Casting a Popper on a Spinning Reel
Spinning reel combos are the main choices of most anglers that do a lot of casting with assorted fishing luressuch as poppers and swim baitsfor striped bass and bluefish. Spinning reels are the most popular because these reels easily give the angler adequate distance when casting. This is not to say that bait casting reels won’t give you proper casting distance. However, there is a bit of a learning curve with bait casting reels in order to get this distance. So, unless you have time to practice, and don’t mind picking through a whole bunch of main line snarled revolving reel spools, stick with spinning reel combos to deliver your lures to feeding fish.
The styles and types of lures available on the retail market that work well with spinning reels is almost endless. Fishing lures called poppers are extremely fun to deploy because these are surface swimming lures. The added bonus of the surface swimming poppers is that they allow the angler to see the fish striking the lure. This definitely turns up the adrenaline, especially when there are both stripers and bluefish feeding in the area you are casting to.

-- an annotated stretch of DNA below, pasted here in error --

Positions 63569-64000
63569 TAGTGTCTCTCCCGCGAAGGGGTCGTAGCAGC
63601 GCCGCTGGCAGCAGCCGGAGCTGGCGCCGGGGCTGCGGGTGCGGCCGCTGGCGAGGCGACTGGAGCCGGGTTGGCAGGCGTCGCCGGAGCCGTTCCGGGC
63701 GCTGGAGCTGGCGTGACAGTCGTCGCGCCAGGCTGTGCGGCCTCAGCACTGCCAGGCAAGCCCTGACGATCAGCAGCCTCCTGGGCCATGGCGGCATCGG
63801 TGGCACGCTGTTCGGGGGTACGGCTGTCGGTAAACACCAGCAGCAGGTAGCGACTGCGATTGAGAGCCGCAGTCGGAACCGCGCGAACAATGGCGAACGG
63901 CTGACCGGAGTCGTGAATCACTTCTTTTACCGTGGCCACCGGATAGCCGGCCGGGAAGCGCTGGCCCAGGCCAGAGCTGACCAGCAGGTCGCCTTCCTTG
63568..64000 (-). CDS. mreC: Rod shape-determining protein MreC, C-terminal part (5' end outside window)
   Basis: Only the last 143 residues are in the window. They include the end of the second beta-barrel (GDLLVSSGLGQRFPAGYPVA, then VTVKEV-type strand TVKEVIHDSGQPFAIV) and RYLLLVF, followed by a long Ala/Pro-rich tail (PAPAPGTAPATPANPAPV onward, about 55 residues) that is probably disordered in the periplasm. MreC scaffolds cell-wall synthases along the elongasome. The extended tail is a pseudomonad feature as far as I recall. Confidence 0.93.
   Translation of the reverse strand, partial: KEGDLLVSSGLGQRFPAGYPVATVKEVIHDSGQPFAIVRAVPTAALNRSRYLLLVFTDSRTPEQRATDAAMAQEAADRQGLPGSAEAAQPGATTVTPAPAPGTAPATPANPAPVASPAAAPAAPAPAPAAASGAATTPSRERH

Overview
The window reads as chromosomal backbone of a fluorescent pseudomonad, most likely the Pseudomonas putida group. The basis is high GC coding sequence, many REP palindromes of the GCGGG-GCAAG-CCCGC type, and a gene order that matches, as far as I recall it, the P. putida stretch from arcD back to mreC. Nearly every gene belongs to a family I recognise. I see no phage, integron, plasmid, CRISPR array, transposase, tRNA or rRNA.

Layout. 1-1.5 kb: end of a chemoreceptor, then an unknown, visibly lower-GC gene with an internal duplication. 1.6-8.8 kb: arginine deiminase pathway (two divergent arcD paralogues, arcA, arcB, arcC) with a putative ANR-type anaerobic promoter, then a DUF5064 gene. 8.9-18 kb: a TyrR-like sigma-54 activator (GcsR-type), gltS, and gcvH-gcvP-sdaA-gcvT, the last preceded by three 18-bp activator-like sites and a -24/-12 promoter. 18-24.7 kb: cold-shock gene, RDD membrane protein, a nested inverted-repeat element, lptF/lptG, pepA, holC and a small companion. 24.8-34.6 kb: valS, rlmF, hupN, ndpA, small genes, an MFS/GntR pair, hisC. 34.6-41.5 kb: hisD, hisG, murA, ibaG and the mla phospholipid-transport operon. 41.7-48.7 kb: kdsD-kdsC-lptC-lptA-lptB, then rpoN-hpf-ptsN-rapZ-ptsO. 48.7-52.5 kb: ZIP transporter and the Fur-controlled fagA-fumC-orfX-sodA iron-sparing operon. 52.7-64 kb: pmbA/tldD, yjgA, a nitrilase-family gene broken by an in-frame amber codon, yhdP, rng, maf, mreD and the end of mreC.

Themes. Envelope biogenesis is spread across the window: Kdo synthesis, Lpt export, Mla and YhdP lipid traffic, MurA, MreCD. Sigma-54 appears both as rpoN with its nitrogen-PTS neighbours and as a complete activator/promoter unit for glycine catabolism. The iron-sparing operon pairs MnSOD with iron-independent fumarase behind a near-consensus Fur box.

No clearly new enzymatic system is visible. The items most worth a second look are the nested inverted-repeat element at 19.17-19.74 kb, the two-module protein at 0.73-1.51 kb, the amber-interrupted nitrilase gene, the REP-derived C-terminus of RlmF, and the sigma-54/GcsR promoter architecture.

In addition, I like to use popping lures when I’m in a hurry to probe a spot to see if there are any fish willing to strike my lure. I will not fish a spot very long if I don’t see signs that fish are present. Poppers are great lure to draw a look from a bass or blue even if the fish is not really in a positive feeding mode. Many times, even if I don’t catch a bass or blue on the popper, I’ll often get a strike on the surface that lets me know that there are some fish in the area. I’ll throw the popper for a little while longer, but if I don’t catch a fish, I will switch to a deeper probing lure such as a bucktail or swim bait. I’ll cast the deeper probing lure on my spinning reel and often this lure switch will result in a hook up.
Poppers work best or stripers when the lure is retrieved slowly along the surface, and popped with the rod tip, so the plug sloshes and gurgles at the surface, throwing up lots of water. Simply casting the lure out on the spinning reelcombo and retrieving it very fast back to you will catch bluefish, but rarely any stripers. To best fool a striper make the popper look like an injured bait fish having difficulty swimming.
My last piece of advice when casting poppers is doesn’t be trigger happy when setting the hook. It is best to hesitate upon seeing the first explosive surface swipe at the lure. If you are too quick the result will be pulling the popper away from the stalking fish. Upon a strike on the popper it is best to wait for the weight of the fish to be felt on the line before rearing back on the spinning reel combo in order to set the hook home.
Captain Tom Mikoleski is the successful fishing charter captain of the Grand Slam who sails out of Montauk, NY for trophy striped bass, doormat fluke, jumbo porgies, humpback sea bass, and monster sharks. Captain Tom is the author of Bass Buff — A Striper Fishing Obsession Guide